The sister restaurant of Frontera Grill shares a head chef—the acclaimed Rick Bayless, who creates nothing short of art from traditional mole sauces, spices, and wild game. The menu changes monthly as Bayless pulls influences from regional Mexican cuisines into dishes such as lamb in Oaxacan black mole.
Centerstage Chicago notes that Birreria Reyes de Ocotlan’s sign makes a somewhat audacious claim: “The best birria in the whole world.” This doesn’t seem so farfetched after sampling a spoonful of the goat stew. Tender, bone-in goat meat simmers in a hearty broth alongside smoky ancho peppers.
A staple of the foodie and food-truck scene, Big Star’s menu features battered tilapia and pork-belly tacos with homemade tomato guajillo sauce and queso fresco. Seating can be scarce inside the former mechanics garage, but the outdoor patio opens up on warmer days. Here, guests can order from a walk-up, cash-only window.
Featured on the Food Network’s Diners, Drive-Ins, and Dives, this BYOB eatery uses local, sustainable ingredients to craft a menu of upscale dishes that rotates monthly. Recent sightings include grilled pork ribs with honey-pasilla sauce and vegetarian corn masas memelas with aged goat cheese and arbol salsa.
Home to the famous cemitas sandwich—a regional take on the Mexican torta sandwich native to Pueblo, Mexico, that fills a sesame bread bun with meat, Oaxacan cheese, and chipotle peppers—this low-key taqueria also spit-roasts pork for its taco arabes and shreds chicken for chalupas smothered with salsas verde and roja.
The menu isn’t the only thing steeped in aquatic imagery; the restaurant itself is shaped like a ship—complete with life-sized blue marlins hanging from the ceiling. Blended margaritas pair well with seasonal delicacies such as the red snapper in garlic wine sauce, which helped earn the restaurant CLTV’s praise as Chicago’s Best option for Mexican.
If the aroma of fresh-baked tortillas seems particularly strong inside Taqueria El Milagro, there’s a good reason: the restaurant is located on the ground floor of the El Milagro tortilla factory. The factory’s tortillas find their truest purpose in the burritos and tacos that guests can serve themselves at the cafeteria–style counter.
Pilsen began to assert itself as Chicago’s capital of Mexican culture in the 1960s, when Latinos moved in to supplant the area’s shrinking Eastern European population. The Gutiérrez family found themselves at the center of this transformation when they opened their landmark restaurant, Nuevo Léon, in 1962. Half a century later, Nuevo Léon’s painted façade has become a fixture on 18th Street, and it …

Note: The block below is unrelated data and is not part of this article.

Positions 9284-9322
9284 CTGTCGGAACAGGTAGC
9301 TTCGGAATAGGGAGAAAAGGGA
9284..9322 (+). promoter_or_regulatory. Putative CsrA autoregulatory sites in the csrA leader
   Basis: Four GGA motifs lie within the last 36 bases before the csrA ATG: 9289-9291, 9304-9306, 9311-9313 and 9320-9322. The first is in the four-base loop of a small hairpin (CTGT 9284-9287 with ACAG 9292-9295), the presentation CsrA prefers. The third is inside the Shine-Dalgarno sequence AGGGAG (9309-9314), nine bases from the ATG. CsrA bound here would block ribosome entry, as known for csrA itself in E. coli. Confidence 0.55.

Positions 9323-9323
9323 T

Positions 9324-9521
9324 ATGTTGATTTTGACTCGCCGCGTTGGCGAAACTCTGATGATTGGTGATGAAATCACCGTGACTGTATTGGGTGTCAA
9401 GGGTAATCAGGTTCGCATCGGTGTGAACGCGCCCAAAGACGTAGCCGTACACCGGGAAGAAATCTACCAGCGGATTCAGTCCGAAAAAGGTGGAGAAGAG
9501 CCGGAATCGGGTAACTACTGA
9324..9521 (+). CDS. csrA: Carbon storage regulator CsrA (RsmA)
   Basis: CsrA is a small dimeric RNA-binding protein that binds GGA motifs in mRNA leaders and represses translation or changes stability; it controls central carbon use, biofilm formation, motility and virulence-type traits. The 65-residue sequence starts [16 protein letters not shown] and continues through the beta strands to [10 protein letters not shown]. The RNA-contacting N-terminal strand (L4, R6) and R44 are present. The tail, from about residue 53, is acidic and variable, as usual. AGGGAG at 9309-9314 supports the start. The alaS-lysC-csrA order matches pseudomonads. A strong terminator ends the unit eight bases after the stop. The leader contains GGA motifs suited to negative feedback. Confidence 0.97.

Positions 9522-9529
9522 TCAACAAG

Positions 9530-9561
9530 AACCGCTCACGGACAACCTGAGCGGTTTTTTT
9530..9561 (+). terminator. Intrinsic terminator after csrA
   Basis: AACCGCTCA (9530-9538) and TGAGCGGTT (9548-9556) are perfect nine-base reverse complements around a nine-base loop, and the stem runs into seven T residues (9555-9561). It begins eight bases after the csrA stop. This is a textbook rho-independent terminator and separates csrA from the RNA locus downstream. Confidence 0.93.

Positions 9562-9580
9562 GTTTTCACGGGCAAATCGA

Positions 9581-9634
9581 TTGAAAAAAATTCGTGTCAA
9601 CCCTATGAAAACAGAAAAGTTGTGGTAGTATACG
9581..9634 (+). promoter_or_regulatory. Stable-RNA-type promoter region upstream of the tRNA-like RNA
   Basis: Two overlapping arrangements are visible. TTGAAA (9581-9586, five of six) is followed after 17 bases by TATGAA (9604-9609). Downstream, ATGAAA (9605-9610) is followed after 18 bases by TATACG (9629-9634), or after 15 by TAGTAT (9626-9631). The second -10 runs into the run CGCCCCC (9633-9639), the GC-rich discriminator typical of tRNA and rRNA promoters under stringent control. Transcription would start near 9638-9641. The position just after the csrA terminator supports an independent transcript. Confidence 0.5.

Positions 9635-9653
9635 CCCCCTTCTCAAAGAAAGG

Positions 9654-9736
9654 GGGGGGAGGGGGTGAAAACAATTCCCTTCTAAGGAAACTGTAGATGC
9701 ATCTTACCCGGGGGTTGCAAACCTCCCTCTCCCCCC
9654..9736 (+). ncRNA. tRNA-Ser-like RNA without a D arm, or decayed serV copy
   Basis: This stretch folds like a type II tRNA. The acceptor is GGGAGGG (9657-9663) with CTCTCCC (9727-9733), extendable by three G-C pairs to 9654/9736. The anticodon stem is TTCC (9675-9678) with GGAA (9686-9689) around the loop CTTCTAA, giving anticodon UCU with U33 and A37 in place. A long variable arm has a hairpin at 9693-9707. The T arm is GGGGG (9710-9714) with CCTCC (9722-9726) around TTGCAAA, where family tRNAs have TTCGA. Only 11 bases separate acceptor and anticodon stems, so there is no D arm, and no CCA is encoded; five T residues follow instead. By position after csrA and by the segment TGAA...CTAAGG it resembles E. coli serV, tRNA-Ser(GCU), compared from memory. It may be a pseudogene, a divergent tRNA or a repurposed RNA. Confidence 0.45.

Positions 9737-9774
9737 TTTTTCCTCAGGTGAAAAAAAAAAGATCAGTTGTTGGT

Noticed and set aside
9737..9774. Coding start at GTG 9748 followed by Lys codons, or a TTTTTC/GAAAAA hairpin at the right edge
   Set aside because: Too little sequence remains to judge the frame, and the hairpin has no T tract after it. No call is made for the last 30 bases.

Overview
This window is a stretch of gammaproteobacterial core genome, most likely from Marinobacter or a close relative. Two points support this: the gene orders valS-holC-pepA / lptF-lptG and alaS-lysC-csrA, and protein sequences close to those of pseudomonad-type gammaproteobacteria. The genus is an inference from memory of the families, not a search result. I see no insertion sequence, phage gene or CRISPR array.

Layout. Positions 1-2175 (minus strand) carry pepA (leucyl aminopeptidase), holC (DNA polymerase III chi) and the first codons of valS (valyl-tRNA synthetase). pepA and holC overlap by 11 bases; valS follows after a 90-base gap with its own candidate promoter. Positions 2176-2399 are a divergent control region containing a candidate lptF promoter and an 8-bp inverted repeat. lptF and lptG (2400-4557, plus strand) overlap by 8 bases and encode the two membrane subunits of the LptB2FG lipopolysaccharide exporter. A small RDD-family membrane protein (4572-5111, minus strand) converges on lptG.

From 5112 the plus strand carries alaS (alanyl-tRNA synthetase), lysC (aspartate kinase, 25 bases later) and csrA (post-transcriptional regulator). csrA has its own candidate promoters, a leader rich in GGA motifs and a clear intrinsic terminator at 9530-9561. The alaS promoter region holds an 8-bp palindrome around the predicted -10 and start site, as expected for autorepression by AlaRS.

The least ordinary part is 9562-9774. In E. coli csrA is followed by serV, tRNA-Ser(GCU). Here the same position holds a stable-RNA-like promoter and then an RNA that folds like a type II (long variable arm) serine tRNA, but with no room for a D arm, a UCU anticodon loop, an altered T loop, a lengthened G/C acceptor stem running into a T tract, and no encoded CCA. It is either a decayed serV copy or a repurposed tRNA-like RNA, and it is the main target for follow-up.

It’s worth waiting in line for the lard-simmered carnitas, which Serious Eats praises as “simply lip-smacking.” The chopped-to-order pork finds its way inside tortillas and to-go bags; even the cooks have been known to shave off a bit of pork for a snack on their way home from work.
When the Parra family wants to add a new recipe to their menu, they go straight to the source. Their frequent trips to Mexico have inspired innovative dishes such as crepas de pollo in chipotle cream sauce. The restaurant’s 34-year history is impressive, but diners get even more excited about the sidewalk seating that opens up during warmer months.
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Nobody comes to Arturo’s to be wowed by the ambiance. Plenty of guests flock to the taqueria, however, to be blown away by the simple, yet devastatingly delicious tacos. Prepared behind a walk-up counter, the tacos hold tender al pastor and barbacoa topped only with lime, cilantro, and onion.
Blue Line trains frequently rumble to a halt on the tracks above this mom-and-pop taqueria, but murals of a pastoral Mexican village transport guests to another world entirely. In addition to the typical standbys, chefs specialize in shrimp burritos and beef tongue simmered in hot pepper sauce.
Though it may be difficult, restrain the urge to sample all of Zocalo’s 130+ tequilas on one visit. You’ll need your wits about you to navigate a menu of steak and shrimp simmering in Yucatan–style marinades. Zocalo’s variation of elote—a street-vendor specialty—stands out for its mixture of mayo, cotija cheese, and chile piquin.
Inside Real Tenochtitlan Restaurant & Grill, vibrant murals by Pilsen artist Oscar Romero give walls eye-popping color, and the chefs here mix up new moles each day, pairing the complex sauces with chicken, game meats, and seafood. The cantina's bartenders pour Mexican beers and margaritas blended with 100% blue-agave gold tequila, Gran Torres orange liqueur, and fresh lime juice.
Deal or no deal, our editors strongly recommend these businesses based on their reputation, popularity, and quality of service.